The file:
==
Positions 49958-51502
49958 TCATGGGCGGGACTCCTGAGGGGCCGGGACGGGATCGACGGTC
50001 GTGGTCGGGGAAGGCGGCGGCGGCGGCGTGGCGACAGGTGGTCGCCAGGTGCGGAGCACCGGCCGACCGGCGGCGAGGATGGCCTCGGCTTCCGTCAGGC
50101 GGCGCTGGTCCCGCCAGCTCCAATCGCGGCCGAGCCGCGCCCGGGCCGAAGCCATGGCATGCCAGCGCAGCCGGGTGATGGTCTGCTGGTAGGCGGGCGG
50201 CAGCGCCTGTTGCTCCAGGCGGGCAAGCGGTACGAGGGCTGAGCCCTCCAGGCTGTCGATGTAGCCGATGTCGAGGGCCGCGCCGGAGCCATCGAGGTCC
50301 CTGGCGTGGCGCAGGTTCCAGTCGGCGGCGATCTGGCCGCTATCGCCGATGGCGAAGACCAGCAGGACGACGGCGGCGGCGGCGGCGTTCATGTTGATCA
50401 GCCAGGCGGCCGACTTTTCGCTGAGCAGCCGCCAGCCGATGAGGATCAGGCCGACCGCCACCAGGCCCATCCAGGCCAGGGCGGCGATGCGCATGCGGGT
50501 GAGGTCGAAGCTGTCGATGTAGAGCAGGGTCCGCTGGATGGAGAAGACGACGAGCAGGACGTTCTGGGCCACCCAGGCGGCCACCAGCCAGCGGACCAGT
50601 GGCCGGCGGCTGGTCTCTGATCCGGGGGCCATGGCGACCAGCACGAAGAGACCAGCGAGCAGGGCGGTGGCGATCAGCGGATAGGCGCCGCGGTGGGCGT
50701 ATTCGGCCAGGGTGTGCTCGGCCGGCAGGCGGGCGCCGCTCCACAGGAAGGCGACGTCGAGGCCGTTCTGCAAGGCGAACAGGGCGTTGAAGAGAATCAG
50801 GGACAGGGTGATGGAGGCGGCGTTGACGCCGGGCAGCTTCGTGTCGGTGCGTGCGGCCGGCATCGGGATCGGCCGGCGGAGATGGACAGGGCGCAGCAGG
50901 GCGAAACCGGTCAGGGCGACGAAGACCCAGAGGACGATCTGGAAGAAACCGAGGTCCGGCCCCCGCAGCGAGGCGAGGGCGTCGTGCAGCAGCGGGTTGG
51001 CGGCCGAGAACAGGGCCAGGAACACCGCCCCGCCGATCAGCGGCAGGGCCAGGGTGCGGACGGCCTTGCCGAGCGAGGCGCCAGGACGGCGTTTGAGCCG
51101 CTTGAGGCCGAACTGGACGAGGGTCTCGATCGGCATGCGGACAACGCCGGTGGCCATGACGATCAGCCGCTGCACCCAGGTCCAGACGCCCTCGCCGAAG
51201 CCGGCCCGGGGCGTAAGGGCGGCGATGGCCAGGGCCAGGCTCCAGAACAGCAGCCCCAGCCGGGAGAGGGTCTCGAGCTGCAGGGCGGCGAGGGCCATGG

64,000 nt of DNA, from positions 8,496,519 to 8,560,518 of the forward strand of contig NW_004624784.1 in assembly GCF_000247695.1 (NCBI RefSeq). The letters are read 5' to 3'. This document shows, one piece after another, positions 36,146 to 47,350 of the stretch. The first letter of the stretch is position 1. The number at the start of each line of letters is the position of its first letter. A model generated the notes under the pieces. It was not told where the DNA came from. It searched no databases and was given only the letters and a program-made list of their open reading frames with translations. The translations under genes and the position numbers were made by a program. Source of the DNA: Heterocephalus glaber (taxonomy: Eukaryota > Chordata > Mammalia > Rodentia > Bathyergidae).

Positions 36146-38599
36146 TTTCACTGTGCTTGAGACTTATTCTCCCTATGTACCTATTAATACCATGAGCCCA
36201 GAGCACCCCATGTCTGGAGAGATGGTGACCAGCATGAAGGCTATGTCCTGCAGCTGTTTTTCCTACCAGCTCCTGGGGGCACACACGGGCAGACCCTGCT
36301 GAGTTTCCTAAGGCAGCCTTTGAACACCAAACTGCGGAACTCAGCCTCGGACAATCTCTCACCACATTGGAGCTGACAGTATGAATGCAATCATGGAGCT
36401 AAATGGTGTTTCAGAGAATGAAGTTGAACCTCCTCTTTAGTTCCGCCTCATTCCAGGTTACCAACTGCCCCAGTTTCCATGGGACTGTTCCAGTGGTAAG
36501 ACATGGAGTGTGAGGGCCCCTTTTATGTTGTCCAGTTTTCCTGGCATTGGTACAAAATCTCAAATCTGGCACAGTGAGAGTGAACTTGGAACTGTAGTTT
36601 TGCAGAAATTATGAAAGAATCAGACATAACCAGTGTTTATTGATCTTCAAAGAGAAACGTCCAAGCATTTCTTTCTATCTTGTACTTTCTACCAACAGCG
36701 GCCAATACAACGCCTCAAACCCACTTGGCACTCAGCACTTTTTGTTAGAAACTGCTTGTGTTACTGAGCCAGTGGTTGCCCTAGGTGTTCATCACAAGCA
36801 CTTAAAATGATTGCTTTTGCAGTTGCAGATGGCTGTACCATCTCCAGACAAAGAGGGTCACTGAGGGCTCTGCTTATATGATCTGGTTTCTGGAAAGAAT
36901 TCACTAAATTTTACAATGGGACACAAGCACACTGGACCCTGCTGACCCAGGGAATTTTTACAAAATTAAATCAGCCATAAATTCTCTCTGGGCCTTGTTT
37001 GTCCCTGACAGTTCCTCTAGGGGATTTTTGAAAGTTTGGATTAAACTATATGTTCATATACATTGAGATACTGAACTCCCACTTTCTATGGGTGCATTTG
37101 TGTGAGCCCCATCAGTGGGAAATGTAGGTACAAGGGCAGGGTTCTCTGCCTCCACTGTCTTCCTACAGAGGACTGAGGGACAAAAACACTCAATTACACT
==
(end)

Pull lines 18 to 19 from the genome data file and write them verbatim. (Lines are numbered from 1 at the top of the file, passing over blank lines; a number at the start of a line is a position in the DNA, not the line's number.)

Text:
36146 TTTCACTGTGCTTGAGACTTATTCTCCCTATGTACCTATTAATACCATGAGCCCA
36201 GAGCACCCCATGTCTGGAGAGATGGTGACCAGCATGAAGGCTATGTCCTGCAGCTGTTTTTCCTACCAGCTCCTGGGGGCACACACGGGCAGACCCTGCT